History of WOW
From a talk by Mary Thompson, Charter Member, at the Silver Anniversary Part on April 20, 1997.
During the April 30th weekend of 1971, eight* widowed members of the Milwaukee area Parents Without Partners organization (PWP) went to Boston to attend a federally funded “Widow-to-Widow Seminar.” They learned about this seminar from a write-up in the Milwaukee Journal. The fee was $5.00 to register for a three-day weekend at Harvard.
The seminar was led by Dr. Phyllis Silverman, a writer involved in the Widow-to-Widow program. At the seminar there was much sharing of experiences and they learned that reaching out to others was very important to the newly widowed and that helping others helped them. During the seminar they were strongly urged to form groups in their own community, and they were given some background on how to do it.
When they returned to Milwaukee, they set up a “widowed” discussion group within the PWP organization. Meetings of this discussion group were held in the homes of the widowed members. Most of the people in the discussion group were in their 20s and 30s.
One of the PWP membership requirements was that members had to have one or more children under 18 years of age. Realizing that there were many widowed people without children in the 18-and-under age group, or any children at all, the members of the discussion group decided to form an organization exclusively for the widowed without any stipulation concerning children. They worked with Shirley Wile at the UW Extension who was very helpful with information for starting an organization. They also worked with an attorney in setting up the organization, including bylaws.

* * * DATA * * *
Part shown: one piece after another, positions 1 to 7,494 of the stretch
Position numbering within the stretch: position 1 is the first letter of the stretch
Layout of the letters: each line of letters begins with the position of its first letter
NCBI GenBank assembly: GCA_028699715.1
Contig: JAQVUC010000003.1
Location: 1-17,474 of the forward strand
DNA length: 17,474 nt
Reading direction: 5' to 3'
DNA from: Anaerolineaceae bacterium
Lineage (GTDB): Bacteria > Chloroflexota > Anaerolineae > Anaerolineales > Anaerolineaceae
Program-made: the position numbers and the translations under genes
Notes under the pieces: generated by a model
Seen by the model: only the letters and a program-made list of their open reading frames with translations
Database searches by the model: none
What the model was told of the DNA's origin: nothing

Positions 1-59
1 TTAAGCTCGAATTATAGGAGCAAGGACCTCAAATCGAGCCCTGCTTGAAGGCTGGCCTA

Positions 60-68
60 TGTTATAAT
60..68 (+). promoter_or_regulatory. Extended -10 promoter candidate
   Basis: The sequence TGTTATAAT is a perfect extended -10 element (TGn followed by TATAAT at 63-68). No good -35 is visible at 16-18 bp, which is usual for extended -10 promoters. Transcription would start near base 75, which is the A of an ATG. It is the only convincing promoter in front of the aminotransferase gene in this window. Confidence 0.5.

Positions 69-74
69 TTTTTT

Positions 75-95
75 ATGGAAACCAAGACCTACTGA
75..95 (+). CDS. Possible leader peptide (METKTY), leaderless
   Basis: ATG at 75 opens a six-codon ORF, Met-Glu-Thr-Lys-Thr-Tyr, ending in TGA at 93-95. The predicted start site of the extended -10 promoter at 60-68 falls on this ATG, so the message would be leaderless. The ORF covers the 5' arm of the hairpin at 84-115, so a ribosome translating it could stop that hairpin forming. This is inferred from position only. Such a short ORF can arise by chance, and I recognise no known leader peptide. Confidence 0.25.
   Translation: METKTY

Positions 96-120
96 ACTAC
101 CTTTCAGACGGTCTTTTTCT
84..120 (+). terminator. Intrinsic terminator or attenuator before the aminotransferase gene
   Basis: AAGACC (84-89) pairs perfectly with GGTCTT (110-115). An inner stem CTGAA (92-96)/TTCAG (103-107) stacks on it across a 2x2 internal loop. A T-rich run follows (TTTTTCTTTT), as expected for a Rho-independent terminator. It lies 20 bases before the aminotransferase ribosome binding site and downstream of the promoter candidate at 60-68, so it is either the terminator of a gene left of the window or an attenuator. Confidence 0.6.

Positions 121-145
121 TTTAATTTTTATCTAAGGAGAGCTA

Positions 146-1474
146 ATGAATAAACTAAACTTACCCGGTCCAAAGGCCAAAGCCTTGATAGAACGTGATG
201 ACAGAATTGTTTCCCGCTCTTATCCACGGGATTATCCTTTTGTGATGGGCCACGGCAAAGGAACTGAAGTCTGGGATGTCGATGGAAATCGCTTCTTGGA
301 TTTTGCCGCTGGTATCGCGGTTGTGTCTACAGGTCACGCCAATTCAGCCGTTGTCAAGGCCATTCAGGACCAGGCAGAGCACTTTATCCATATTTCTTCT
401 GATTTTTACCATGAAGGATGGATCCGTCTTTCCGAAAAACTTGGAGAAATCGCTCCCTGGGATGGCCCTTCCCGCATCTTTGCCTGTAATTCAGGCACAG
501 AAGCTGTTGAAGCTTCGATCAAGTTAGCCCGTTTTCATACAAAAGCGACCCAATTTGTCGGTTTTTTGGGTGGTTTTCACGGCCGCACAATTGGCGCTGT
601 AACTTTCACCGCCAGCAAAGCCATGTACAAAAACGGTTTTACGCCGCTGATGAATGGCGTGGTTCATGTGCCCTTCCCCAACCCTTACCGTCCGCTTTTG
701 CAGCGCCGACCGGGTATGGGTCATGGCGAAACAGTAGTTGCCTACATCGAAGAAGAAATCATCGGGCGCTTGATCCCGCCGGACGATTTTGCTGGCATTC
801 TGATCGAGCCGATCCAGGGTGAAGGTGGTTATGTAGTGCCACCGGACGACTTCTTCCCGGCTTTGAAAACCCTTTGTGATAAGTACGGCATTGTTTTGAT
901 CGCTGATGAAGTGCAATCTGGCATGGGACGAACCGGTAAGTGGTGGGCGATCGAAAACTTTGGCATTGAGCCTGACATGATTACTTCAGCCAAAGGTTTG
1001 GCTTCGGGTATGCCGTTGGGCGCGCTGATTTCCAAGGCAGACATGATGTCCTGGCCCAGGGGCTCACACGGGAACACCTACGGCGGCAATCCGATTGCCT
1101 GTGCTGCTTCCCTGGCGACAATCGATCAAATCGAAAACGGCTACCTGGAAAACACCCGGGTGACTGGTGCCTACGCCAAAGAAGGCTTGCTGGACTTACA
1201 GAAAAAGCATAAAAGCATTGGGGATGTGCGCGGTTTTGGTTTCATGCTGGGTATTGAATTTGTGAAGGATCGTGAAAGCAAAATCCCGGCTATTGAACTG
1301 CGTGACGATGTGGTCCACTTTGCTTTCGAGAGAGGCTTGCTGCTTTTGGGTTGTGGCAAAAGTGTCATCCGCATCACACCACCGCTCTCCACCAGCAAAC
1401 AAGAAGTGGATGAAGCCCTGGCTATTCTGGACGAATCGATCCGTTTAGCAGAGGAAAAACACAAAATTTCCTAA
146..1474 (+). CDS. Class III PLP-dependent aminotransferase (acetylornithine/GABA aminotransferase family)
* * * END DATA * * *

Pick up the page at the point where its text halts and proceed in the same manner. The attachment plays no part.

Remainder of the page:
The first meeting was held during the anniversary month of the widow-to-widow seminar in Boston, April, and the year was 1972. This organization became known as The WOW Club. It was started as a service organization providing a listening ear and giving support and comfort as an out-reach to help in the grieving process.
In September of 1972, the Bond, a widowed group from the northern suburbs, decided to join WOW, swelling the membership to almost 100. They met at the VIP Lounge on Lisbon and North Avenues. Meeting topics covered self-help, personal growth, getting to know each other, and caring about each other.
During the next 25 years, the study group evolved into today’s unique organization…an organization that has meant a great deal to many widows and widowers in the area. Membership has included people from communities as far away as Burlington, Racine, West Bend, Oconomowoc, and Sheboygan. Social activities included the theater, concerts, fish fry’s, yard parties, sporting events, dances, bowling, golf, hikes, card parties, dance lessons, etc.
* They were: Jo Anne Nettie (Zuehlke), Gail Dustin, Joanne Hiobil, Perry Jamar, Dick Westmore, Pat Bush (D’Amore), Marilyn Campbell, and Audrey Ryan.